The Turkish government wants the Czech authorities to extradite a Syrian Kurdish leader detained this weekend at Ankara’s request to face terror charges in Turkey, it said on Sunday (25 February).
“Our wish is that he is extradited,” Deputy Prime Minister Bekir Bozdağ said after the arrest in Prague of Saleh Muslim, the former co-chair of Syrian Kurdish Democratic Union Party (PYD), noting that both Turkey and the Czech Republic were parties to the European Convention on Extradition.
He said that three Turkish ministries – the foreign ministry, the interior ministry and the justice ministry – would be working with the Czech authorities to bring this about.
Bozdağ confirmed that Muslim had been detained earlier this weekend at a Prague hotel at Ankara’s request, describing him as the “head of a terror group”.
The Turkish justice ministry said in a statement that “efforts have started for the extradition (of Muslim) to Turkey”.
It said that if he is remanded in custody by a Czech court, a formal extradition request will be sent to Prague in line with the European Convention on Extradition.
The arrest comes as Turkey presses a military operation against the Kurdish People’s Protection Units (YPG) militia – the military wing of the PYD – in the western enclave of Afrin in northern Syria.
Turkey sees the YPG and PYD as the Syrian branch of the Kurdistan Workers Party (PKK), which for over three decades has waged an insurgency against the Turkish state and is banned by Turkey, the US and the European Union as a terror group.
Muslim is wanted by Turkey over a February 2016 bombing in Ankara that killed 29 people that the Turkish authorities blamed on the PKK.
The EU and Turkey differ on the definition of terrorism. Since the failed coup in 2016, Ankara has tended to call terrorists all those who are seen as enemies of the regime.
EU countries don’t have a uniform policy when it comes to Ankara’s requests to extradite alleged terrorists. And Greece, which has a history of tense relations with Ankara, has granted political asylum to Turks fearing prosecution back home.
Unlike Greece, Bulgaria has been “cooperative” with Turkey in returning people allegedly related to the network of preacher Fetullah Gülen, which is considered by Ankara as a terrorist organisation behind the 2016 coup.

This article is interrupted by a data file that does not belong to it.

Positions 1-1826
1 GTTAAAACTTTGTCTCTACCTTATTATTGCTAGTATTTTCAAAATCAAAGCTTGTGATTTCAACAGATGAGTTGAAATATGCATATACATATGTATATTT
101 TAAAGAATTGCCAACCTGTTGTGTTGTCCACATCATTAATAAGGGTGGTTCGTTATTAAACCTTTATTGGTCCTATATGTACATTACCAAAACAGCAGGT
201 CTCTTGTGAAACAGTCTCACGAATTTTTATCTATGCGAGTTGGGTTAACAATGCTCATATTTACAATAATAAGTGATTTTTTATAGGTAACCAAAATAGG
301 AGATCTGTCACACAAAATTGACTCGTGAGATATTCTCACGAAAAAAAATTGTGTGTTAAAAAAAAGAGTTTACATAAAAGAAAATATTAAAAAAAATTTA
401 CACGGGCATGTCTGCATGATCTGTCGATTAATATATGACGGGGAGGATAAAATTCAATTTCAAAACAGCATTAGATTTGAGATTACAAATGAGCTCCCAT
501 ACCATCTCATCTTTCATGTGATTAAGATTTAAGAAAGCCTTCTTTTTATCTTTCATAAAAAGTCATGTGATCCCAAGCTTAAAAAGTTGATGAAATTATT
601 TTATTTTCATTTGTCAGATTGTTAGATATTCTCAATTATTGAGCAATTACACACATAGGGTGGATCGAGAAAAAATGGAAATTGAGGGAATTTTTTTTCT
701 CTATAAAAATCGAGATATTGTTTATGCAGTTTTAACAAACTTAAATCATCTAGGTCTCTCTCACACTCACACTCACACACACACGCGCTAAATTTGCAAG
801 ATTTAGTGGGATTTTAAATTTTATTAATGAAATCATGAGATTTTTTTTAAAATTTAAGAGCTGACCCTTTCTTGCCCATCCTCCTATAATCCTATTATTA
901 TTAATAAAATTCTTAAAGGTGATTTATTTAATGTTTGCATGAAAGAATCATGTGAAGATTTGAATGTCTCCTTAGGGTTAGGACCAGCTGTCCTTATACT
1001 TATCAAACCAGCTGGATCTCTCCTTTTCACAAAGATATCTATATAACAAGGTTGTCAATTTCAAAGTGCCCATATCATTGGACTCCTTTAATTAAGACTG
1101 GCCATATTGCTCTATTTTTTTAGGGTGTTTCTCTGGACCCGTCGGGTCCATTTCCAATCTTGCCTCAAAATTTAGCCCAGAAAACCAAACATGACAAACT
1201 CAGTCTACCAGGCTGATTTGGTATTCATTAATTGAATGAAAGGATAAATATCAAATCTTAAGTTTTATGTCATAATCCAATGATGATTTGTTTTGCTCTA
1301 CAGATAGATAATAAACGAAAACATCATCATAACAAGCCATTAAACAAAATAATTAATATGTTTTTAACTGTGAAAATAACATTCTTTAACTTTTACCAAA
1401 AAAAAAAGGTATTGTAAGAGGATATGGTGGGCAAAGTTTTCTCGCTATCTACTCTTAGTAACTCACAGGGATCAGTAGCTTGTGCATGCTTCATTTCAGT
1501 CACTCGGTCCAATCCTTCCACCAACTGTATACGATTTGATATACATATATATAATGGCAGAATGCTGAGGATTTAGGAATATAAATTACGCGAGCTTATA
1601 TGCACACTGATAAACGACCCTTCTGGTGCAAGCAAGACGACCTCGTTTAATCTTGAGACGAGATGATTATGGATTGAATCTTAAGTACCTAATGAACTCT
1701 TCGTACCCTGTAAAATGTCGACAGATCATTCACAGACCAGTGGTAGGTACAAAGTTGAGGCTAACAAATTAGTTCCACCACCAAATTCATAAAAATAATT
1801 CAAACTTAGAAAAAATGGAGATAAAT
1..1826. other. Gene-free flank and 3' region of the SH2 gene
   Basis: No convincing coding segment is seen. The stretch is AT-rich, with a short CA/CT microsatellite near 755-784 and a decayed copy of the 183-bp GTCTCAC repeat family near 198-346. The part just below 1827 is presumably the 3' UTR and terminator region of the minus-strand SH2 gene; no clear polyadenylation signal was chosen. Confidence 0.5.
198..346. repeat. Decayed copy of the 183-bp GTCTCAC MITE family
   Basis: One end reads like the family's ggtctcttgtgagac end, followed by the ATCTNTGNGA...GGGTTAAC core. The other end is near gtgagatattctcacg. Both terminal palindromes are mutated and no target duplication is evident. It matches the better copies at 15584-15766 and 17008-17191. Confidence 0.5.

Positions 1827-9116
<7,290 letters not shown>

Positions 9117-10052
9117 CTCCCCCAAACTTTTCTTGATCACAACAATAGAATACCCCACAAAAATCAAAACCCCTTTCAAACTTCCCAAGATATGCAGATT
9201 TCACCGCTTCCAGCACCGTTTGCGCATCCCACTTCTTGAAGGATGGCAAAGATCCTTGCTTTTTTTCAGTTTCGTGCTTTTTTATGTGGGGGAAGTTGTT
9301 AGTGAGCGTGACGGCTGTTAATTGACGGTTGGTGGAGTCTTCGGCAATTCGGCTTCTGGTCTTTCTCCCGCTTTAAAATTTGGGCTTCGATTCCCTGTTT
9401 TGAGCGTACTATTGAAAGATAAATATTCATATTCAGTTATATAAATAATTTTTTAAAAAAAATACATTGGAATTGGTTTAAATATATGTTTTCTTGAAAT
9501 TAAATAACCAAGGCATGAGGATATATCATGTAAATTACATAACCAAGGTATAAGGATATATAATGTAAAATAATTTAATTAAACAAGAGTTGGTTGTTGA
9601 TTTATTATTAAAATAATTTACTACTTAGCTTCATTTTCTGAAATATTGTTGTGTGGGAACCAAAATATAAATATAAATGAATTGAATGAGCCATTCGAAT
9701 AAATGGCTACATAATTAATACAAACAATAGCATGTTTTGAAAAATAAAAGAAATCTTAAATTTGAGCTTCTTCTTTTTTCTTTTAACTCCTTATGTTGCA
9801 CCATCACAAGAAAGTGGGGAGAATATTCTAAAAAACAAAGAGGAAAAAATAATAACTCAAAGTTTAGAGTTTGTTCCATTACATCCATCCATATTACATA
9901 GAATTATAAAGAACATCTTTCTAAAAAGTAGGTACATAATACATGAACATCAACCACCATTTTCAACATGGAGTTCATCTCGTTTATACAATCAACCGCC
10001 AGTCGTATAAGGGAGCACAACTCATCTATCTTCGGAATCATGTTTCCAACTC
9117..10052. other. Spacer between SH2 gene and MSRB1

The Bulgarian national channel bTV broadcast on Sunday a documentary about the story of Sabbahatin Toprak, a teacher, who doesn’t deny he is a sympathiser of Gülen.
During the night of the coup, Toprak received a telephone call from Austria, a friend informing him that a coup was ongoing in Turkey. A few days later, he was dismissed from work and informed that he is prosecuted for terrorism.
In August 2016, Toprak learned that his passport has been cancelled. He decided to escape from Turkey and paid $3,000 to a trafficker who took him across the border. He surrendered to the Bulgarian border guards and was sentenced by the court in the border town of Elhovo to 3 months in prison. The prosecutor told him he had the choice of accepting the sentence or being sent back to Turkey.
Toprak decided to accept an stay in a Bulgarian jail. But at some point he received the visit of two policemen who informed him that he must be returned to Turkey. They told him that even though he had started an asylum procedure and a procedure for obtaining humanitarian protection status, it was “Impossible” that he would receive them, as this procedure doesn’t apply for Turkish nationals. As a matter of fact, on the day he was detained, the order of detention specifically mentions his expulsion to Turkey.
Consequently, Toprak was handed over to the Turkish authorities at Kapitan Andreevo border check point. Bulgarian NGOs claim that his extradition violates several Bulgarian laws, including international legislation.
Back in Turkey, Toprak was assigned to residence, but escaped again, this time via Greece. He now lives in Thessaloniki, in an apartment provided by the Greek state. The bTV report mentions that Greece has given asylum to some 500 Gülenist families.